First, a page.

Injecting a Performer’s Spirit Into Business Part II: Attitude
In my last post about injecting a performer’s spirit into business, I focused mostly on techniques such as bringing energy to every situation, loosening up conversation, and listening with skill. In this post, I want to focus on three entertainers who brought a specific attitude to their pursuits that helped define their core authenticity and the spirit of their art. The last “entertainer” may be a surprise to you, but he is just as relevant as any of the other artists we’ve discussed and dissected.
Embrace Your Sophistication and Authenticity (Joni Mitchell)
Because it’s business, and the temptation is always to make money, it’s easy to dumb yourself down because you believe your market will not understand something more sophisticated. Volume and quantity often rules over substance and quality. But the most interesting business case studies we read all show that sticking to your guns and staying true to your authentic talent ALWAYS pays off better in the end. Skimming through Fast Company’s most innovative companies of 2012, we see Apple, Google, Life Technologies, SolarCity, Tesla Motors, and many others that have broken through into their respective markets by sticking to their sophisticated guns.
Joni Mitchell was a unique talent from the start and saw mainstream success from the late 1960s until the mid-1970s. However, David Crosby once said, “…the industry has never known what to do with her. It's not an easy world for someone that sophisticated.” Her albums after Court and Spark became more uncompromising, jazz-oriented, and un-pop. She sold less albums. But her stature rose. And rose. Today, she is considered by some to be (along with Bob Dylan) probably the most important 20th century singer-songwriter in terms of impact and influence on modern popular music.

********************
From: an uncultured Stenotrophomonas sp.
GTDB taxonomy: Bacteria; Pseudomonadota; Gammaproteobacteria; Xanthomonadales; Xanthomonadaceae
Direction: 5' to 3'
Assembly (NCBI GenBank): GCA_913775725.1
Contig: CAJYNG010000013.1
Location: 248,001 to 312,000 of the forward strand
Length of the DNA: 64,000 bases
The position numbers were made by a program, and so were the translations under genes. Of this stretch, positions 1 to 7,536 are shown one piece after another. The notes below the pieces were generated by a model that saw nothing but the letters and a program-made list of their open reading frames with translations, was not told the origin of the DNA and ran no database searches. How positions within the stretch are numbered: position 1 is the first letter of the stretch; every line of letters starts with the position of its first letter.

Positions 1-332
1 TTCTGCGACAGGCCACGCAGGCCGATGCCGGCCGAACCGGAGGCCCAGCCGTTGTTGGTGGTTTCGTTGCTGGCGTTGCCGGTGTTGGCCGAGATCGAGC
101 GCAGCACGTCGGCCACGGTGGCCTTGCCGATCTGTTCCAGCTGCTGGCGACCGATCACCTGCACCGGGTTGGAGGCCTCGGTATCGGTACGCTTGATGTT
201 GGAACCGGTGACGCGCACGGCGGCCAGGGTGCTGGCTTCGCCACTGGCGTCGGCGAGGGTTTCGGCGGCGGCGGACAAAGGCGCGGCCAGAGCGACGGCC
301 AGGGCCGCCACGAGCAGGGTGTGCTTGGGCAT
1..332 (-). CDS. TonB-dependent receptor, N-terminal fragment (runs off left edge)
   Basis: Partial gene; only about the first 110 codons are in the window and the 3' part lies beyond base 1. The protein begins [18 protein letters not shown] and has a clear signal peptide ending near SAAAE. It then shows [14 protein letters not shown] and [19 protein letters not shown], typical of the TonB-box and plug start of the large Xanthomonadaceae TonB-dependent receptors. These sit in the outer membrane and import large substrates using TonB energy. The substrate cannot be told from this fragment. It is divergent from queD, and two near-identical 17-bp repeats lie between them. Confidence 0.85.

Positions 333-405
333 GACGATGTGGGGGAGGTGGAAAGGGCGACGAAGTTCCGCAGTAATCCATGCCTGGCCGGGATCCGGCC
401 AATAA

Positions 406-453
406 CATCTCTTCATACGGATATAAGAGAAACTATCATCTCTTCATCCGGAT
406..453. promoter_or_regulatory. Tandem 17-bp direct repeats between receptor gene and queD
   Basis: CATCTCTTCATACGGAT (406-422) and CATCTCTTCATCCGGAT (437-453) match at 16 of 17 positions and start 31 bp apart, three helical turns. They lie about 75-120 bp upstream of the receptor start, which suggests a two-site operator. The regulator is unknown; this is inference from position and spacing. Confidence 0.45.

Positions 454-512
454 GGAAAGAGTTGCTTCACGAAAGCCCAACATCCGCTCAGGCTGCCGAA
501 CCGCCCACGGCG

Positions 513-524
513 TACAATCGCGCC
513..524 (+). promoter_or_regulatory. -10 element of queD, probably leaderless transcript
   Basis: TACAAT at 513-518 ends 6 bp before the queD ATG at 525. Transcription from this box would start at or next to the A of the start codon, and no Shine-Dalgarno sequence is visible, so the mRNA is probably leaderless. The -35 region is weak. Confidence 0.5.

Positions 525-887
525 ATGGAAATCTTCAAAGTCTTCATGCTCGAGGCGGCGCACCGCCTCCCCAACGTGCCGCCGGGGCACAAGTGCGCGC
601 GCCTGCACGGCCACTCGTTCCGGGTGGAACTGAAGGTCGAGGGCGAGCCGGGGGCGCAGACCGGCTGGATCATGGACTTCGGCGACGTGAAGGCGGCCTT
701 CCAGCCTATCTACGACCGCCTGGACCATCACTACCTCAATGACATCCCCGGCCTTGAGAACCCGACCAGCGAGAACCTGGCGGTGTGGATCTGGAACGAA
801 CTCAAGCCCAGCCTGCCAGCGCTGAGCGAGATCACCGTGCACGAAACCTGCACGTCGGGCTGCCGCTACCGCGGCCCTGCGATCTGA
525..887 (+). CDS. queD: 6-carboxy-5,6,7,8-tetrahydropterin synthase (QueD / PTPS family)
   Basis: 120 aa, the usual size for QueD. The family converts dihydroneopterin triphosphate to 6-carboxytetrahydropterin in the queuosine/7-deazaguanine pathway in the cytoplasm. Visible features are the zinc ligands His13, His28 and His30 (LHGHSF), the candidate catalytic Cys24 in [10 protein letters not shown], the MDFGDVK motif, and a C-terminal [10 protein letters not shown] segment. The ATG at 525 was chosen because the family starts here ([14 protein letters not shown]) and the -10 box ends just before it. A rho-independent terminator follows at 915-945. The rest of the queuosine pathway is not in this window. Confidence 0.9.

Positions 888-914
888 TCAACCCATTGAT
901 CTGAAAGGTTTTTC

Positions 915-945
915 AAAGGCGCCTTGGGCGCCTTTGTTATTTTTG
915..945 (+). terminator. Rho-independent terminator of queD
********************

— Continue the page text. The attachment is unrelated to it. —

Like the dime-a-dozen popular music that Joni Mitchell set herself against, many businesses try to be like everyone else. They chase markets that have already emerged. They copy trends. They try to get a piece of an existing market. They may get some business but no more success than a B or C rock band getting some gigs and a record deal by riding on current trends.
An authentic business is passionate about what they do. It sticks to its guns. It develops products and services because of their value, their sophistication, and their quality. It does not dumb down or water down its business. Instead, it seeks to educate its audience, raise the bar in the industry, and truly deliver value to customers. An authentic business shares new innovations and insights with customers, even if the customers have not yet shown signs of understanding or comprehending these innovations.
Challenge: If you are riding high on some success, could you do what Joni Mitchell did and follow a more authentic path? Or do you simply imitate what others are doing?
Be the Best – But Don’t Take Yourselves Too Seriously (The Beatles)
The Beatles are arguably the best AND most popular band in all of rock history. The amazing thing about watching any Beatles footage is that, while they were being the best, they were also not taking things seriously. They laughed, they joked, they had fun. They worked hard, but they also had an awareness of how fun life could be. And that fun fed back into their music, and made it better.